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Having friends at work is hugely beneficial.

Psychologist and author Ron Friedman points out in his book “The Best Place To Work” that workplace friendships are one of the strongest predictors of productivity and success, according to research.

He previously told Business Insider that meaningful connections are vital to our psychological and physical well-being. “In fact, many scientists now believe it’s impossible to perform at our best unless we feel connected to others.”

Friedman explained that we’re fundamentally social creatures. When we feel isolated or excluded, that experience is painful and psychologically taxing, damaging our ability to focus.

“Studies show that prolonged loneliness can have a crippling effect, beyond regular work hours,” he said. “Lonely people have a harder time relaxing and falling asleep. Over time, extended bouts of loneliness can lead to memory and learning deficits.”

However, in 1985, about 50% of Americans said they had a close friend at work, but by 2004 only 30% agreed with this, according to The New York Times.

“Connecting and engaging with colleagues can make for a friendly, happy, and more productive work environment,” says Alyssa Gelbard, founder and president of Resume Strategists.

She says you don’t have to tell your coworkers your deepest secrets, but you do want to move past the usual “weather and work” elevator talk.

Here are Gelbard’s five suggestions on how to make friends at work:

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Find things you have in common with different coworkers, and casually bring those topics up in conversation.

If you’re a sports fan, talk about last night’s game with those who you know are interested.

Saying something like, “How ’bout them Broncos?” is a completely legitimate and easy way to strike up a conversation.

“If you have a common passion – in this example, a sports team — discussing a recent game, the players, and rivals can establish an instant rapport,” Gelbard says.

Plus, if you are knowledgeable about a certain sport, then you can become known as the token sports expert in the office and people will begin to seek you out after a big game, she explains. After a few weeks you can take that one step further and ask if someone wants to “catch a game” with you.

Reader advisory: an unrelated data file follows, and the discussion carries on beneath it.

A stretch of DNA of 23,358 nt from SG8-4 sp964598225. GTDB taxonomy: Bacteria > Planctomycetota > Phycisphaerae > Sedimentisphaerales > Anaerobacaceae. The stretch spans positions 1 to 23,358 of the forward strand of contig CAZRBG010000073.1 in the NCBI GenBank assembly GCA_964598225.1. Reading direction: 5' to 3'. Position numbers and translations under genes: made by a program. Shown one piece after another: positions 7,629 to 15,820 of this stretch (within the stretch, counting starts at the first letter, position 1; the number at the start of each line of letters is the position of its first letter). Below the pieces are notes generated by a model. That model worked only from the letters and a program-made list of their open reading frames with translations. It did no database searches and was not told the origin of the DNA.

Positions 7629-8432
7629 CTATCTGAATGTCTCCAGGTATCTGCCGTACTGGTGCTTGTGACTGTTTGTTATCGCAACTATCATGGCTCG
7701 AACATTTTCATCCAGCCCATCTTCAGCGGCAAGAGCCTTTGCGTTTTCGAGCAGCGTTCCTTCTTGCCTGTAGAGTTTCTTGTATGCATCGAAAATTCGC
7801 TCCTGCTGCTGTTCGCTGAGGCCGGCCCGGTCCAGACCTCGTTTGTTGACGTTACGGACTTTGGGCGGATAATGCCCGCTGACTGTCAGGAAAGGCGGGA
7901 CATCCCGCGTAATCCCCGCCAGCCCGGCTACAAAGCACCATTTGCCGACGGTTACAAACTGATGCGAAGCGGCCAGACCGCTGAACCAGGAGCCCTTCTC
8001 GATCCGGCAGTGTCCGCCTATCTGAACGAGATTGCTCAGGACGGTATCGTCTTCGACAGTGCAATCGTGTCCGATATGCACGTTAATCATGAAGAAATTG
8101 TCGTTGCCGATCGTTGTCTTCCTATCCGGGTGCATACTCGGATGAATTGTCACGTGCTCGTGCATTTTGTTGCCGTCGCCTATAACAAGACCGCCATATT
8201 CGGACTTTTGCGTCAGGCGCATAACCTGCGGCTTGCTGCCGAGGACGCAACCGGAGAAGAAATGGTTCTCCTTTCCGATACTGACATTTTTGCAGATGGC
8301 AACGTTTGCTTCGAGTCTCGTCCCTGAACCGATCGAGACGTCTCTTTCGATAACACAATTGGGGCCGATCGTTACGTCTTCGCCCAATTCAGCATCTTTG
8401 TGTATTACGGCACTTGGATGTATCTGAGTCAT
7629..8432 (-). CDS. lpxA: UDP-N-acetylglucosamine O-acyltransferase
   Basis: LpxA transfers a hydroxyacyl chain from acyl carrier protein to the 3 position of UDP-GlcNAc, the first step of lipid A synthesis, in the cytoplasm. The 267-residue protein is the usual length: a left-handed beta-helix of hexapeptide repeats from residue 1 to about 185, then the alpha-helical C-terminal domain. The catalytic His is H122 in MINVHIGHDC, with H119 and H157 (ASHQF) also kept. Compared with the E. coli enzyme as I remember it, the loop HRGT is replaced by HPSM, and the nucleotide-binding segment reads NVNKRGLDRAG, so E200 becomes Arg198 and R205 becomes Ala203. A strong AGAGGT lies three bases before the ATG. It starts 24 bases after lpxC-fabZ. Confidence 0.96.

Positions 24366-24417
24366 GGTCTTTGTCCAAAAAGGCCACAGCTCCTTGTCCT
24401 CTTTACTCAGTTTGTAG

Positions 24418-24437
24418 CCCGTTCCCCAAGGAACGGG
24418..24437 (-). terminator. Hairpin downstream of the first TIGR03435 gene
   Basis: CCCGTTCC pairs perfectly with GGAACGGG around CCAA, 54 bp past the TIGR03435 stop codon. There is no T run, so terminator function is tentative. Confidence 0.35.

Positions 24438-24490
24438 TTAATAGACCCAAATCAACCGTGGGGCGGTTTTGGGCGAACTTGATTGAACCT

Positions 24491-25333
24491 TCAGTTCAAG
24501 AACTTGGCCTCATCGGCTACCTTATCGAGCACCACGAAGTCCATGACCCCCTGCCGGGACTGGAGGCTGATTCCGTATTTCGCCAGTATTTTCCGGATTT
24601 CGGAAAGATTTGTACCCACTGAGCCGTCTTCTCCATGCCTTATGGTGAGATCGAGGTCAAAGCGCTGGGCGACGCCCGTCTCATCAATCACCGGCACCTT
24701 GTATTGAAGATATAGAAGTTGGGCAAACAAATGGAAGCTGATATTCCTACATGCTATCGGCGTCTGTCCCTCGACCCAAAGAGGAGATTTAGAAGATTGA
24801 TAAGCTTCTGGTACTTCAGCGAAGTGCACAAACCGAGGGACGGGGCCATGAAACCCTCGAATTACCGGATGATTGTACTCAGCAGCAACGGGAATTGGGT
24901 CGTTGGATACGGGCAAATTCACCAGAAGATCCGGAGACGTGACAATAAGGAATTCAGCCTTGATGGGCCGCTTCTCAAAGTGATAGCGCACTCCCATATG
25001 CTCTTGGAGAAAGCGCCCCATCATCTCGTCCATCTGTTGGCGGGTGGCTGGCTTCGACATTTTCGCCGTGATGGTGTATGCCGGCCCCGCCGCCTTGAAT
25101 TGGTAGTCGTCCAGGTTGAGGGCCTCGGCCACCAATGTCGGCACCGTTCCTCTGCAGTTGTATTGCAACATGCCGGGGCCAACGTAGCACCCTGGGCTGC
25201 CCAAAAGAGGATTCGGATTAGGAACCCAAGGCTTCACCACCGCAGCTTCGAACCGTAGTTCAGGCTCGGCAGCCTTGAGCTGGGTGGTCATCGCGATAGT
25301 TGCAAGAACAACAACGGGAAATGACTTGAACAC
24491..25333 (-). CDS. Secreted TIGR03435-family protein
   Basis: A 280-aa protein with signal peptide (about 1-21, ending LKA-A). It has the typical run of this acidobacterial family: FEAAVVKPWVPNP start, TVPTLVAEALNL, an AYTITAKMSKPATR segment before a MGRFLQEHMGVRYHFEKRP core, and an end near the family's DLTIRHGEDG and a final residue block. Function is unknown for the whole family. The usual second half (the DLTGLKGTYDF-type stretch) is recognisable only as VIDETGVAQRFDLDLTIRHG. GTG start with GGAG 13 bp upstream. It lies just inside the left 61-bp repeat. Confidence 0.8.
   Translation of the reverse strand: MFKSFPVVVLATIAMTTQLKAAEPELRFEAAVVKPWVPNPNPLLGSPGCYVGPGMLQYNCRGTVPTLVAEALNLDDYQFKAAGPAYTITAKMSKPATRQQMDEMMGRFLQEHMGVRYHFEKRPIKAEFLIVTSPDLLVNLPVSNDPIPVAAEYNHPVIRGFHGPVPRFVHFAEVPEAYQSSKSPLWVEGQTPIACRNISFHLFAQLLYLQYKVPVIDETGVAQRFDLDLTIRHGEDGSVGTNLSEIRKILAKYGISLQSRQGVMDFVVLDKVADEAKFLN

Of course, this strategy isn’t limited to sports — it can be any common passion. Find out what your coworkers are interested in by being observant (not stalker-ish) and then bring up those interests in casual conversation.

For instance, if you’ve seen Jane knitting in the break room, stop and ask her how or when she learned the craft. If you notice John is always reading poetry during lunch, suggest a few great books.

Join a club or team.

Many companies today have organized clubs or recreational sports teams — like book club or softball.

Join the ones you’re most interested in. It’s one of the easiest ways to make friends— especially if you’re shy — because these clubs or teams are usually smaller groups, making it less scary to speak up.

Plus, they’re fun. So it’s a win-win.

Volunteer with your colleagues.

Many companies encourage employees to volunteer together. Do it. Not only will you be doing a good thing by giving back to the community, but it’s a great way to meet and bond with coworkers.

Gelbard says people usually commit to volunteering for a half or full day on a weekend — so you’ll be spending more quality time with your coworkers than you would during, say, an after-work happy hour.

She says when you can use the time to talk about why you’re at the event, why the cause is important to you, and what you’d like to do in the future for the cause. Then at work on Monday, you can discuss your thoughts and takeaways from the day of volunteering.

See the rest of the story at Business Insider